“Does he know that?”
“Perhaps not, but if an old priest knows anything, it’s how to ask for forgiveness.”
She learned the basics of operating the car easily enough, but when asked to try anything more complex, tempers flared. By the time the lesson was over, the only sound in the car was the squeaking of brakes and grinding of gears. But when they pulled into Mr. Yamato’s driveway and saw his toad face ripening like a tomato, they both fell into a fit of laughter.
“It would appear Mr. Yamato thinks we’ve ruined his car,” she said between cackles.
“He can afford a new one,” said Takakura. “He tithes only five percent.”
Winter made up for its late arrival. They spent a week inside, trapped by falling snow that refused to end. Cut off from his fresh air and exercise, the priest’s strength ebbed.
“It’s been so long since I’ve performed a baptism.”
“Mhhm?” Yoshiki didn’t look up from the wool socks she was knitting for him. “Baptize someone in this weather they’ll catch their death.”
“A family of lizards has taken up residence in the font.” His grin erased forty years from his
face. “I should like to fill it and give them relaxing grotto.”
“But who would you dip? You’ve picked the village clean of willing converts.”
“There is one that I’ve yet to convince.”
“Is that so?”
“You know who I mean.”
“I cannot read your thoughts.”
“It would be small. No one would know besides you, me, and God.”
“Perhaps.” She set aside her needles. “If you answer my question.”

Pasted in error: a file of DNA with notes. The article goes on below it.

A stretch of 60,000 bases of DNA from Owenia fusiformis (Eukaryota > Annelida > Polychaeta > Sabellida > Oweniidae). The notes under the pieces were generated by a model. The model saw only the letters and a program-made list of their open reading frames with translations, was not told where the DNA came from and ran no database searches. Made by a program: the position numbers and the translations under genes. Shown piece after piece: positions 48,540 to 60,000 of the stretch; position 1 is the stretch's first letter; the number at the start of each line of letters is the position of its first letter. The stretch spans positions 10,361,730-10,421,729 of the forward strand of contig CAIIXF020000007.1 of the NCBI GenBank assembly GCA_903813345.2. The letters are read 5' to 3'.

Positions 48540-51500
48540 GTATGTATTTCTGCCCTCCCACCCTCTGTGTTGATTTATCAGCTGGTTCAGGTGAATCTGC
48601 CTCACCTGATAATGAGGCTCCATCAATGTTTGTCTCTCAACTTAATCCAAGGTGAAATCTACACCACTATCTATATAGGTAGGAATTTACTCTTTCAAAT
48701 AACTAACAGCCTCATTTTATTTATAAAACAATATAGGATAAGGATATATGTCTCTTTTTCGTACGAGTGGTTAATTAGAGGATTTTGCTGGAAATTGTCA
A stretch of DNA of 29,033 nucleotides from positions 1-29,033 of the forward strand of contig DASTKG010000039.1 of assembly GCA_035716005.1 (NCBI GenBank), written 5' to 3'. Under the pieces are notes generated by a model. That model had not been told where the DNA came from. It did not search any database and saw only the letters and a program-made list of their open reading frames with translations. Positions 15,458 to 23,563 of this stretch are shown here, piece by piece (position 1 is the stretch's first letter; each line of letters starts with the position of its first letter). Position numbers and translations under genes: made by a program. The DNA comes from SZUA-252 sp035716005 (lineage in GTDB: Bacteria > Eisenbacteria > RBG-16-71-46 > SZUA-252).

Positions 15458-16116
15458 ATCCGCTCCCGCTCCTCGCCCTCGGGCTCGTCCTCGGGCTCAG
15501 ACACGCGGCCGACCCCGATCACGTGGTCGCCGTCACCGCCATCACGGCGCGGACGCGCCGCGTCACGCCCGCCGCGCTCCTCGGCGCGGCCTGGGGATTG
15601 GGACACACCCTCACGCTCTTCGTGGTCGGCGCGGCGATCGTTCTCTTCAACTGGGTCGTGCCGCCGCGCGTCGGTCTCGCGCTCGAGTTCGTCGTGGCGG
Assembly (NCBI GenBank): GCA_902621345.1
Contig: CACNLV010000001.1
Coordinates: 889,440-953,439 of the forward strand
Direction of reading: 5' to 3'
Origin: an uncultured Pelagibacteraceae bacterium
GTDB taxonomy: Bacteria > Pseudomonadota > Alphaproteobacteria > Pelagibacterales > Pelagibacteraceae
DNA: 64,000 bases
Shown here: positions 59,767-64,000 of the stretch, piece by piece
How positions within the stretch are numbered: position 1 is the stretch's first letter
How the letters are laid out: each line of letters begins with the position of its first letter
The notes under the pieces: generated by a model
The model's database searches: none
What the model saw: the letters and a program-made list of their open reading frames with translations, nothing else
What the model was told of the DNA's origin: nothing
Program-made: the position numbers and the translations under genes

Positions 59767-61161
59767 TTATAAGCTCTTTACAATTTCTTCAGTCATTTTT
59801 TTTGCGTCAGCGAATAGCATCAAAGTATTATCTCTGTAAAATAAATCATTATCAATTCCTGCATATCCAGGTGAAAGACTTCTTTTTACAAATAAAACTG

“You know which.”
“I’ve told you. That life is off limits.”
“It’s only a name.”
“I am Japanese.”
“You are not Japanese,” she scoffed.
She didn’t need to look to know she’d hurt him. She searched for a way to take back her careless words. “I only meant, that since you weren’t born here, you can’t really be Japanese.”
She was chest deep in the quicksand, her flailing only sinking her deeper. “I just mean, people here will always see you as foreign, no matter what you do.”
“My whole life, I’ve tried…” He trailed off, his face twisted with a new kind of pain.
“I’m sorry, I didn’t—”
“Were you so nasty to your mother before she died?”
“Is your cruelty what killed her?”
Now it was Yoshiki’s turn to hurt.
She couldn’t be there any longer. The cottage was too small, its walls too close. She dashed towards the door, threw it open, and disappeared into the growing storm.
The house was empty without Yoshiki. Takakura turned the radio up as far as it would go, but the blaring jazz only reminded him of her absence.
“Forget her,” he said to no one. He’d lived for seventy years without a caretaker. He could manage just find without a nurse. And he was sure she’d be back soon. The storm had turned into a blizzard. She’d come crawling back any moment, cold and contrite.
But as the sun fell and Yoshiki failed to return, he began to worry. What if she’d gone into the forest and gotten herself lost? The snow was deep enough to cover their usual path. How would she find her way back to him?
Yoshiki returned after dark with a bag of noodles from Takakura’s favorite food stall.
“I’m sorry. I had to clear my head and the weather turned nasty –”
Takakura’s chair was empty. So too was the rest of the cottage.
She stepped outside and yelled his name into the frigid night. The snow, falling softly now, had turned the whole world into a quiet room. Her voice carried for miles, but she received nothing but silence in response.